Specifically, Guide 1240.3605 states “…while the guidance is intended to assist in consistent or uniform regulation, it is not intended to be inflexible but is to be regarded as guidance to be followed in most instances for uniformity.” The wording implies flexibility, but the reality is it is as creaky as an achy hip on a cold morning.

Revising the guide to allow animal wellness claims in association with pet food and nutritional ingredients will move the U.S. toward policy adopted worldwide, and will support the health and well-being of long-lived and active pets. It is time to broaden the regulatory roadway for animal food marketing claims to accommodate the expanded understanding of the physiology of the gastrointestinal tract. CVM is long overdue in revisiting its narrow path for regulatory approval of animal food ingredients, and the well-being of companion animals is being hampered as a result.

The international market for feed additives is expanding, and some industry reports predict that the market will grow 6.1% between 2020 and 2027, reaching a value of US$56.22 billion by 2027. Sadly, due to outdated policies developed by CVM, the U.S. is not part of the exciting global market that supports healthy and active companion animals using proven animal food additives. 

Modernizing the nearly 25-year-old policy at CVM is a top priority for the American Feed Industry Association (AFIA) and can be implemented without amending the Federal Food Drug and Cosmetic Act or FDA regulations. We shared our position during the FDA’s October 2022 listening session on the regulation of animal foods with certain types of claims, and we encourage pet food and pet food ingredient manufacturers to submit written comments to the FDA before November 17, 2022.  

By updating Guide 1240.3605, CVM can modernize its approach for regulating claims for animal food ingredients and keep pace with science and the international community. Policy changes to allow these ingredients to be added to pet food diets will afford pet owners many more years of keeping pace with agile and energetic furry friends.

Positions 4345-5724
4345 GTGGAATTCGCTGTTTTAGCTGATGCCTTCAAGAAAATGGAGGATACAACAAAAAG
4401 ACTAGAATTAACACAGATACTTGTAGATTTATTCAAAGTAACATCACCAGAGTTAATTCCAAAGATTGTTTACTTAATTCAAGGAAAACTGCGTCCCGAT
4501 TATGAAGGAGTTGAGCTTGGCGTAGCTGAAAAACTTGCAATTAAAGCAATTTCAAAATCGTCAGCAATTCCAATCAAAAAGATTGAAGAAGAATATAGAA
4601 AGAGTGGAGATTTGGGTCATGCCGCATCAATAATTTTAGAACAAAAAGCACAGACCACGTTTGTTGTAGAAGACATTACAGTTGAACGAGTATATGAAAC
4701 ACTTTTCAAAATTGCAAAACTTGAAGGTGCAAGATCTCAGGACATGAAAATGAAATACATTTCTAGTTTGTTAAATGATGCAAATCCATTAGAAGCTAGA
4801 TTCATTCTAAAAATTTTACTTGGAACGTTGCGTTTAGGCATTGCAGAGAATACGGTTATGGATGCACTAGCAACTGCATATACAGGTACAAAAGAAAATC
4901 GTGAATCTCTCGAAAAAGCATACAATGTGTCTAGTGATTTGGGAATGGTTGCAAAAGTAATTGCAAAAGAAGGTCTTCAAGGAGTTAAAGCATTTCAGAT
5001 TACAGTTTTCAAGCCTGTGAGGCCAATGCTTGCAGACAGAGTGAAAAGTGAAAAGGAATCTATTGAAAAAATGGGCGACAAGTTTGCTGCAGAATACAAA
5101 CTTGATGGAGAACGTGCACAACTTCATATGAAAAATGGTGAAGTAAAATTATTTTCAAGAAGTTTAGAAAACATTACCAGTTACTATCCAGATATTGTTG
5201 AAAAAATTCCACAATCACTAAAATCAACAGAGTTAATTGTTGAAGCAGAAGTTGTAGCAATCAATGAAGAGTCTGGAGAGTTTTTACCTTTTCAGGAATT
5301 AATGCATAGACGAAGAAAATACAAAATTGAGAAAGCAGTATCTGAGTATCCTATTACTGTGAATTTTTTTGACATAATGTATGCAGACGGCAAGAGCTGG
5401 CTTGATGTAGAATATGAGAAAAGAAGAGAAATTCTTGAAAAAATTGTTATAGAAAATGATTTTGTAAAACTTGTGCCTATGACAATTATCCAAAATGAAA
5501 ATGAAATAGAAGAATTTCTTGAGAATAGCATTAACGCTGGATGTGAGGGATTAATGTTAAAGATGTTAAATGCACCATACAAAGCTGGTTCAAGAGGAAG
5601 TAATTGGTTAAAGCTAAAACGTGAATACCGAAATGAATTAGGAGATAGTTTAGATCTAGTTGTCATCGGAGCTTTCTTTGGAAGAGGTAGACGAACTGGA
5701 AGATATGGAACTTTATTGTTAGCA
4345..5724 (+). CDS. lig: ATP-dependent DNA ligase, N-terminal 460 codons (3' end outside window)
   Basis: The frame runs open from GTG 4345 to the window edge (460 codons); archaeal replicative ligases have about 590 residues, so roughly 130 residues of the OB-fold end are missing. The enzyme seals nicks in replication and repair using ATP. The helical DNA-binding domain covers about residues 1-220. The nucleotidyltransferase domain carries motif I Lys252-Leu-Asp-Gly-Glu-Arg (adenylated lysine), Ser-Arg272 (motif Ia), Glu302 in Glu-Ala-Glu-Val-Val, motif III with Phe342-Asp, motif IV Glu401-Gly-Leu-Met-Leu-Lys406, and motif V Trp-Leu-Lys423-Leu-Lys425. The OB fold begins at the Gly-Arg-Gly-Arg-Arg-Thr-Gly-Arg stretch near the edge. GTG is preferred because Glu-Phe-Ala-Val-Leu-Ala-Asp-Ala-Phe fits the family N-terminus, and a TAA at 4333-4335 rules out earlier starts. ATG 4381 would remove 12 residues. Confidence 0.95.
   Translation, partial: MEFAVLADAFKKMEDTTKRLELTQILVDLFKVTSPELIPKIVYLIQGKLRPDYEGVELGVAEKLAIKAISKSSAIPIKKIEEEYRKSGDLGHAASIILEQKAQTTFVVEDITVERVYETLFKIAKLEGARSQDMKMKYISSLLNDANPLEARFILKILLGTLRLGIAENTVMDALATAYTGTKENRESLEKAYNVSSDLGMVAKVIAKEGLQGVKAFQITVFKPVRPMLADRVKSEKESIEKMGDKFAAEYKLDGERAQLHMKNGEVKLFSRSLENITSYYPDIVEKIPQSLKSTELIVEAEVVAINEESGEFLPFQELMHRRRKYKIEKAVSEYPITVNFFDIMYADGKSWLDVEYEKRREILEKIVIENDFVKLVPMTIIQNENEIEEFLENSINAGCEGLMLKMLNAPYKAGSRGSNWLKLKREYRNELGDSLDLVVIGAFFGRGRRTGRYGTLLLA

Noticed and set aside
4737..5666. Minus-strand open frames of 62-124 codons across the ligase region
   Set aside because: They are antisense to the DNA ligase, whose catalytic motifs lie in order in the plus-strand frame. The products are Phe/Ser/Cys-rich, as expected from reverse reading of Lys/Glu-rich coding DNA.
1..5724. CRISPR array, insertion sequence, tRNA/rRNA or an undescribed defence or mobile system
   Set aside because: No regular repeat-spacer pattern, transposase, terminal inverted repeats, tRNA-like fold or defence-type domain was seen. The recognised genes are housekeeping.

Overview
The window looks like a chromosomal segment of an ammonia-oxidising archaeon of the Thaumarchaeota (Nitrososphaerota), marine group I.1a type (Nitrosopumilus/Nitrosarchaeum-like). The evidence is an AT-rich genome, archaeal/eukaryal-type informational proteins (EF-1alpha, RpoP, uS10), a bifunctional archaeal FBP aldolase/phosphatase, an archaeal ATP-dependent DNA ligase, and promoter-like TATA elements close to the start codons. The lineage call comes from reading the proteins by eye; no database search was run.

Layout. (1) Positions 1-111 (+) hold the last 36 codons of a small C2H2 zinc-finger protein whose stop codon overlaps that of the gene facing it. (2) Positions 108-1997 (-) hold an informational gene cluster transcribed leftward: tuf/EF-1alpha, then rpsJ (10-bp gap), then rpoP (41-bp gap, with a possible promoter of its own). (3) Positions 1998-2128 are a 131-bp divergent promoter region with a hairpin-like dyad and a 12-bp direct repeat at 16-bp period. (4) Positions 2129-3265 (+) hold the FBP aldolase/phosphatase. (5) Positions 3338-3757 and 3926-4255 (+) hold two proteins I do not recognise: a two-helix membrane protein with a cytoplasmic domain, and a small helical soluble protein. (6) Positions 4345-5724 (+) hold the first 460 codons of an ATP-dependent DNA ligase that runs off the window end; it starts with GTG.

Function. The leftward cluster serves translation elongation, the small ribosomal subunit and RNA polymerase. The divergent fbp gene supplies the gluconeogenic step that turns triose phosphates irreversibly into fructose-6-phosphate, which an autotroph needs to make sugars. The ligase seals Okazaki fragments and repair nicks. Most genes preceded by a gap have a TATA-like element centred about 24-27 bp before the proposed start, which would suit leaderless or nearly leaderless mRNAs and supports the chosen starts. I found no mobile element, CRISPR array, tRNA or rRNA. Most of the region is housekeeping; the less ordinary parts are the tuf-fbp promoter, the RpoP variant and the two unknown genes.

Learn more and comment on animal food claims regulations

https://bit.ly/3rG4FKV

 

Briefly: Top 5 takeaways

  1. Policy choices at the FDA’s Center for Veterinary Medicine limit the use of many effective and safe wellness-supporting animal food additives.
  2. Animal food additives are marketed for their varied benefits to pets and livestock, including improving production, providing immunity and boosting the intestinal presence of immunoglobulins for mucosal health.
  3. U.S. pet food manufacturers have limited access to new developments in pet nutrition because of CVM’s narrow definition of what is considered a “food” versus a “drug.”
  4. Revising current guidelines to allow animal wellness claims in association with pet food and nutritional ingredients will move the U.S. toward policy adopted worldwide.
  5. Modernizing the nearly 25-year-old policy at CVM is a top priority for AFIA and can be implemented without amending the Federal Food Drug and Cosmetic Act or FDA regulations.